The groups of cilia at the poles of the vesicle consisted of both immotile and motile cilia. Hair cell kinocilia (tether cilia) were immotile, and became attached to otolith precursor particles as soon as the OV lumen opened (Fig. 2B). In addition, there were usually one to four motile cilia immediately surrounding the tether cells. These did not belong to hair cells [they were GFP-negative in the Tg(pou4f3:mGFP) line] (Fig. 1E; fixed sample), and did not tether the main otolith mass (supplementary material Movie 4). The vigorous movement of these cilia appeared to cause slight passive movement of the otolith and tether cilia (Fig. 2B,D; supplementary material Movies 2, 4). By 24 hpf, motile cilia at the poles had decreased in length and could be distinguished clearly from the longer immotile tether cilia attached to the otolith (Fig. 2G; supplementary material Movie 7).
Hair cell kinocilia are immotile, even in the absence of otolith binding
In most cases, the motile cilia at the OV poles did not bind to otolith precursor particles. However, in two examples, we saw a motile cilium attached to otolithic material (supplementary material Movie 8). This raised the possibility that otolith binding triggers a change in, or physically restricts, motility in the tether cilia. To test this, we examined ciliary movement in the keinstein (kei) mutant, in which otoliths never nucleate and grow (Whitfield et al., 1996). The gene disrupted in kei is currently unknown. Hair cells, tether cilia and non-tether cilia were present at all stages in kei mutant ears (Fig. 3). The tether cilia were easy to see, as they were not obscured by otolithic material and were immotile at all stages. Some small particles became attached to their tips, but otoliths never formed properly (Fig. 3A,D; supplementary material Movies 9, 10). Interestingly, the tether cilia in kei ears appeared longer than those in the wild type (supplementary material Fig. S2). We presume that this indicates that part of the kinocilium in a wild-type ear normally becomes embedded in the otolith, rather than the presence of a ciliary length defect in kei.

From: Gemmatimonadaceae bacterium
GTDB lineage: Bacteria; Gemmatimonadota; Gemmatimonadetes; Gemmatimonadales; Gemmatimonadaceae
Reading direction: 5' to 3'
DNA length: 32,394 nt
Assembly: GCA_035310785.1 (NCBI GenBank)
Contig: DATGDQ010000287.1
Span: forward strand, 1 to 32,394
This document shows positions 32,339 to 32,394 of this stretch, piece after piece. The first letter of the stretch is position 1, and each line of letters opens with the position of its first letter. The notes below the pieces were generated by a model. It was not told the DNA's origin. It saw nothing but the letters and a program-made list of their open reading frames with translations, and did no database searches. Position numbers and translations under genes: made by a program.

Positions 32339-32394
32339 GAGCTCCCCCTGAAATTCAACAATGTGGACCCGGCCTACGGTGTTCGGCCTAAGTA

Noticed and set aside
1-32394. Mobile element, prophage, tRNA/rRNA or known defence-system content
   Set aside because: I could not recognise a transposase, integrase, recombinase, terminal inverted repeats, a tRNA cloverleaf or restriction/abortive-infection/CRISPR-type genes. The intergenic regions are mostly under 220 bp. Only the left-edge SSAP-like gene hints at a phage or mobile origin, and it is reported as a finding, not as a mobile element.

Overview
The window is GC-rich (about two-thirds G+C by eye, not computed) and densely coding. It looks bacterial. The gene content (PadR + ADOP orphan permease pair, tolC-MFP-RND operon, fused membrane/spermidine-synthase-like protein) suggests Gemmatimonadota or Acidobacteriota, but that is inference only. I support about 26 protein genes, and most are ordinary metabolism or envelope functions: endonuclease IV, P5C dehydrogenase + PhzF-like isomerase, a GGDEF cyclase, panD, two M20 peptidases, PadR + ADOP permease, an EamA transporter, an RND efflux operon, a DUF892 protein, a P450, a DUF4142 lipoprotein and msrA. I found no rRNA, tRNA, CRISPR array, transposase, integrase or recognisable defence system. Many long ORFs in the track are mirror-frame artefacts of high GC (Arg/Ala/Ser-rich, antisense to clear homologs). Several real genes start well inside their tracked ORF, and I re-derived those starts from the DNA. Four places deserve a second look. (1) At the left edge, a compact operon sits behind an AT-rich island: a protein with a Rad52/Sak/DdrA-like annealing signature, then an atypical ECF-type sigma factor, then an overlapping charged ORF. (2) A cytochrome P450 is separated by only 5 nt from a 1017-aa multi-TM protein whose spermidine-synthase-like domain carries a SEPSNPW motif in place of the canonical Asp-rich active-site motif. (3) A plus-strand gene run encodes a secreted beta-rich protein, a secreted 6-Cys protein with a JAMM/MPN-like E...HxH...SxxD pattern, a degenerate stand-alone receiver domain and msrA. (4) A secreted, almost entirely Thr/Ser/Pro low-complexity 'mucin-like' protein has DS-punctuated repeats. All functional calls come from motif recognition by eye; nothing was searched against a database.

We conclude that all hair cell kinocilia, including the tether cilia, are always immotile (apart from small passive displacements), and that otolith binding does not result in a change in their motility. Although motile cilia occasionally bind otolith precursor particles, they do not tether the main otolith mass. Hair cells are continually added to the growing sensory patches, however, and we cannot rule out the possibility that neighbouring cells, initially with motile cilia, eventually give rise to hair cells with immotile kinocilia.
Otoliths can form in the absence of cilia and are able to nucleate correctly to the poles of the otic vesicle